Credit: Whole Foods Market
Credit: Whole Foods Market

What you need to know about Amazon’s bid for Whole Foods

6 July 2017

The deal could change the face of retail supply chain. Here’s all the analysis you need.

Why is Amazon willing to pay nearly $14 billion for American supermarket chain Whole Foods? In The Atlantic magazine, Derek Thompson argues that this opportunistic acquisition is, in part, a large bet on the booming food delivery market a business driven by what the industry calls “customer convenience” or, less euphemistically,  “human sloth” which, according to a Euromonitor report, will grow 15 times faster than the US restaurant sector between now and 2020.

The deal is seen, in the media, as marking an inflection point where e-tail becomes the master of retail. The takeover is especially ironic given that John Mackey, CEO and founder of Whole Foods, which has reported declining revenue growth every year since 2012, famously declared that moving into grocery delivery would be “Amazon’s Waterloo”.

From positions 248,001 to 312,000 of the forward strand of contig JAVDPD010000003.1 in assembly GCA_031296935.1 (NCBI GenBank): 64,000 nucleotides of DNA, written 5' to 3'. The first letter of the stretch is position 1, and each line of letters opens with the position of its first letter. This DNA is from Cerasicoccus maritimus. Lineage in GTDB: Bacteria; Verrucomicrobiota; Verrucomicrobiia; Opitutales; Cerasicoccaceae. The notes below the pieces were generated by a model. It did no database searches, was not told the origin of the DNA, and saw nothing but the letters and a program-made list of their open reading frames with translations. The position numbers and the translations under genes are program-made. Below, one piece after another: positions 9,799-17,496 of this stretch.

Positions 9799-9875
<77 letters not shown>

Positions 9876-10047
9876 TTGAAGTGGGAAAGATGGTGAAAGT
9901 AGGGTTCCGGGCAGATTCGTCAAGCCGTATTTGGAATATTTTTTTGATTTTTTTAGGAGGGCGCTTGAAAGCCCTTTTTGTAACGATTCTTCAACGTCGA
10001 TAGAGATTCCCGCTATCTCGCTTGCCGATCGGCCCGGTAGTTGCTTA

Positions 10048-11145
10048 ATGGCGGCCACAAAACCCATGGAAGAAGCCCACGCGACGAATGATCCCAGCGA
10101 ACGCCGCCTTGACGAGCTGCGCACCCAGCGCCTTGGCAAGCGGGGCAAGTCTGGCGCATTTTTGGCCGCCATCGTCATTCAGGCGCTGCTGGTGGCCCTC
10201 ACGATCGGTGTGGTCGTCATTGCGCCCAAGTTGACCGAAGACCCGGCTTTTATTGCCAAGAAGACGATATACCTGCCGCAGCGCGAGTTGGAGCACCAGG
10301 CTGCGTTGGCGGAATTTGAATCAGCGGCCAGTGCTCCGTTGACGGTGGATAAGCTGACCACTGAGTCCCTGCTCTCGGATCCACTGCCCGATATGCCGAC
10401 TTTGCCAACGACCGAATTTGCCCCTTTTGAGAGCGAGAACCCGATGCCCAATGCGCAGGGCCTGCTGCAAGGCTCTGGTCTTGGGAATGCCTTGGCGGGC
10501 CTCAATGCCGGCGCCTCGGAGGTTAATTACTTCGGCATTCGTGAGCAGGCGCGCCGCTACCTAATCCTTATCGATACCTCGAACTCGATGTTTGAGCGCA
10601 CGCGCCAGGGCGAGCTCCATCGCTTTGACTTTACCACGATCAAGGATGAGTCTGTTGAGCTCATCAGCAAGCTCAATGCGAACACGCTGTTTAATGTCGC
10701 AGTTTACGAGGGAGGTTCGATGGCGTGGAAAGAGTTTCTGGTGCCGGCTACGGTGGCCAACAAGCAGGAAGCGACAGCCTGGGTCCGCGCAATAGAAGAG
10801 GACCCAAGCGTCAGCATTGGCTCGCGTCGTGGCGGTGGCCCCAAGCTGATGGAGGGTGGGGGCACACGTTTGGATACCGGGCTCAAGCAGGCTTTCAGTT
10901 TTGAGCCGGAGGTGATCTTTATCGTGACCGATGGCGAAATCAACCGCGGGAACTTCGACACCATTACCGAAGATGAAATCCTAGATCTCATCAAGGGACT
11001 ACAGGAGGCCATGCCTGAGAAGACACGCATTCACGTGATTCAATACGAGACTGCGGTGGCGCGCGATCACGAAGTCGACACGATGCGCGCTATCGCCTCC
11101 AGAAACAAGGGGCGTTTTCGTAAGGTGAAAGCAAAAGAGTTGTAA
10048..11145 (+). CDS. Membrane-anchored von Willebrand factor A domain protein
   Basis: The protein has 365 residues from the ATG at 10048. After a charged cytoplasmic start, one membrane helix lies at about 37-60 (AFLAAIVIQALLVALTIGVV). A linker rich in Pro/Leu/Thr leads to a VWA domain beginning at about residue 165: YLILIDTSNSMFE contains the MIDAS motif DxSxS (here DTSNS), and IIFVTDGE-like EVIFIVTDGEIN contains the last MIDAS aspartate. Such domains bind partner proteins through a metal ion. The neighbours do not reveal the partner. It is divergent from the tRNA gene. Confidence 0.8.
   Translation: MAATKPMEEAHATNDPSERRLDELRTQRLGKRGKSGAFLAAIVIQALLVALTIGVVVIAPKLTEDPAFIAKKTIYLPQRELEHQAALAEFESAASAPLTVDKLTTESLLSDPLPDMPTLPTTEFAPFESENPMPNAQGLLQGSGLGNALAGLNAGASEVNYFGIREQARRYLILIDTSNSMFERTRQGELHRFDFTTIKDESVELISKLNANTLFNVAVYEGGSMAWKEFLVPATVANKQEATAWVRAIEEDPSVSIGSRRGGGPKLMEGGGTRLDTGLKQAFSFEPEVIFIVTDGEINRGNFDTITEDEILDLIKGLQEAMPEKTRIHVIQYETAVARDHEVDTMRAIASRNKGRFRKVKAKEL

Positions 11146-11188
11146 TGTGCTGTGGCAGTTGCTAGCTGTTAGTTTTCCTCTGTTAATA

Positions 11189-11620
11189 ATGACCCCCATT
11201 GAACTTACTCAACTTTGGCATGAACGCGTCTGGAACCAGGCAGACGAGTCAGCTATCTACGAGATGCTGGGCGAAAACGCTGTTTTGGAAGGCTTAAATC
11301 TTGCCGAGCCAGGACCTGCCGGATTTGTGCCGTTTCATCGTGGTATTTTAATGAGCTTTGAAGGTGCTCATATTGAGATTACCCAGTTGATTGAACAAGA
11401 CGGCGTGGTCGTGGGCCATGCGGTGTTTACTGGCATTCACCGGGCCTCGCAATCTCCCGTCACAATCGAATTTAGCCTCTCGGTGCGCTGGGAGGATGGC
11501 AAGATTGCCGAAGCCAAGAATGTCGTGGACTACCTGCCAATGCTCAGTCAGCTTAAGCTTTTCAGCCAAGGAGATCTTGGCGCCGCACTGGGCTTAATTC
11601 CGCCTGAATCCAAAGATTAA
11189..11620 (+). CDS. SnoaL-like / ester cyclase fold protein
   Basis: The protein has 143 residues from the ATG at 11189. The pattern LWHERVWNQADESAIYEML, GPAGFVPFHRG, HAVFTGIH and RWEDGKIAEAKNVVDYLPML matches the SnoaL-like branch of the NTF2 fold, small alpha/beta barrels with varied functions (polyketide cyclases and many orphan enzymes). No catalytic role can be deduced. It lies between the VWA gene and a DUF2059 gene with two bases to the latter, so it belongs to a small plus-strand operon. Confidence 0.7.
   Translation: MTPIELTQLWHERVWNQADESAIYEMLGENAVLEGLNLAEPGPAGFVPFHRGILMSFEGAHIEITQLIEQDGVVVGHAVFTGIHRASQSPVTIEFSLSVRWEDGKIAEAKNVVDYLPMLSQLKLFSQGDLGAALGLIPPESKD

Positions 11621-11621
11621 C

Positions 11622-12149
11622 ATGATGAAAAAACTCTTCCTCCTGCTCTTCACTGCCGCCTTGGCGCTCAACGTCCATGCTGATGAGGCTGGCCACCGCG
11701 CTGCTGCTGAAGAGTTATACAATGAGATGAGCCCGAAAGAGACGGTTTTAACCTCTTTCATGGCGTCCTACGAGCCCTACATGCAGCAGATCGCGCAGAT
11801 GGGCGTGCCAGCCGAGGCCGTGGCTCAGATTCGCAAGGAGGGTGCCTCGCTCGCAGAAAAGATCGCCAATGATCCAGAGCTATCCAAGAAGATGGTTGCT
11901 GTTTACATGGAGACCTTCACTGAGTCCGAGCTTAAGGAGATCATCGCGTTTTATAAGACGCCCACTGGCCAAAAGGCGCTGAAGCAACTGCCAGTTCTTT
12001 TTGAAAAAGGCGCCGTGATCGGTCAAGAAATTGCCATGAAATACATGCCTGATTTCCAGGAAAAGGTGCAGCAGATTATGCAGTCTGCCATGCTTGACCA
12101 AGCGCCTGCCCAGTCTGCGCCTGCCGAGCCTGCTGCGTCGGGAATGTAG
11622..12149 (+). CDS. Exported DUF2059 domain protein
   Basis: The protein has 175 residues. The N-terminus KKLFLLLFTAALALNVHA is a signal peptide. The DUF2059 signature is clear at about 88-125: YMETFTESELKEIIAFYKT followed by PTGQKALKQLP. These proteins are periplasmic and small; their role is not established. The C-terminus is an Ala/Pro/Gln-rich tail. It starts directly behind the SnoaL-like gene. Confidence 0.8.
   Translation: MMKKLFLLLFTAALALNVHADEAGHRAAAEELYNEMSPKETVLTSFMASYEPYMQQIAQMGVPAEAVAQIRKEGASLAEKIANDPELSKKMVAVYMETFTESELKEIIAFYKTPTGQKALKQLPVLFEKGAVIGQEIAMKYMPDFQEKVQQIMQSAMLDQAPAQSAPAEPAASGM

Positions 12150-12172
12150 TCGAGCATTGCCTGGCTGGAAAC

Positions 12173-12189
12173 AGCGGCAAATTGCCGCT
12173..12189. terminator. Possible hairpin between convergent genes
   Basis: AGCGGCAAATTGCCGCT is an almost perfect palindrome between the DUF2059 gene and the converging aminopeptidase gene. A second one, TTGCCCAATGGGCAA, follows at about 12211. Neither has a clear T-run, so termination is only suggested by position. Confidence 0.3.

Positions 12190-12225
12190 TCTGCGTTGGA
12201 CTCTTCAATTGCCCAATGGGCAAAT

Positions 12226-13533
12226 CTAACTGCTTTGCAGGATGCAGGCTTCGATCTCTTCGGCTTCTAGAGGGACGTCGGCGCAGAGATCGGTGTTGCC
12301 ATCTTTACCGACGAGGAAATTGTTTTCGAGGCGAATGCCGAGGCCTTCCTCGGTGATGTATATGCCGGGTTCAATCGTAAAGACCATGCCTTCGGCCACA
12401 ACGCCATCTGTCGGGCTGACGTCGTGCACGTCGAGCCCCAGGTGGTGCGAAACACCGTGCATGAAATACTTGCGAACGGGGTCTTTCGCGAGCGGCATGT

To read the rest of this article you need to sign in:
Don't have an account? Register here


Not a CIPS member? Why not join CIPS to access a full range of benefits, including:

  • Access all areas of the CIPS Knowledge on-line library including tools and templates and Supply Management stories.
  • Enhance your network and get connected to a global community of 120,000 in 150 countries.
  • Stay in touch and up to date through member only events and branch meetings.
  • Annual subscription to Supply Management magazine.
  • 10 per cent discount on all training courses, workshops, seminars and conferences.
  • Up to 15 per cent discount on books from the CIPS book store, including course books and a range of further reading text books.

And much more. Click here to join >

Rotherham, South Yorkshire
London (South), London (Greater)
£49k circa
Historic Royal Palaces
CIPS Knowledge
Find out more with CIPS Knowledge:
  • best practice insights
  • guidance
  • tools and templates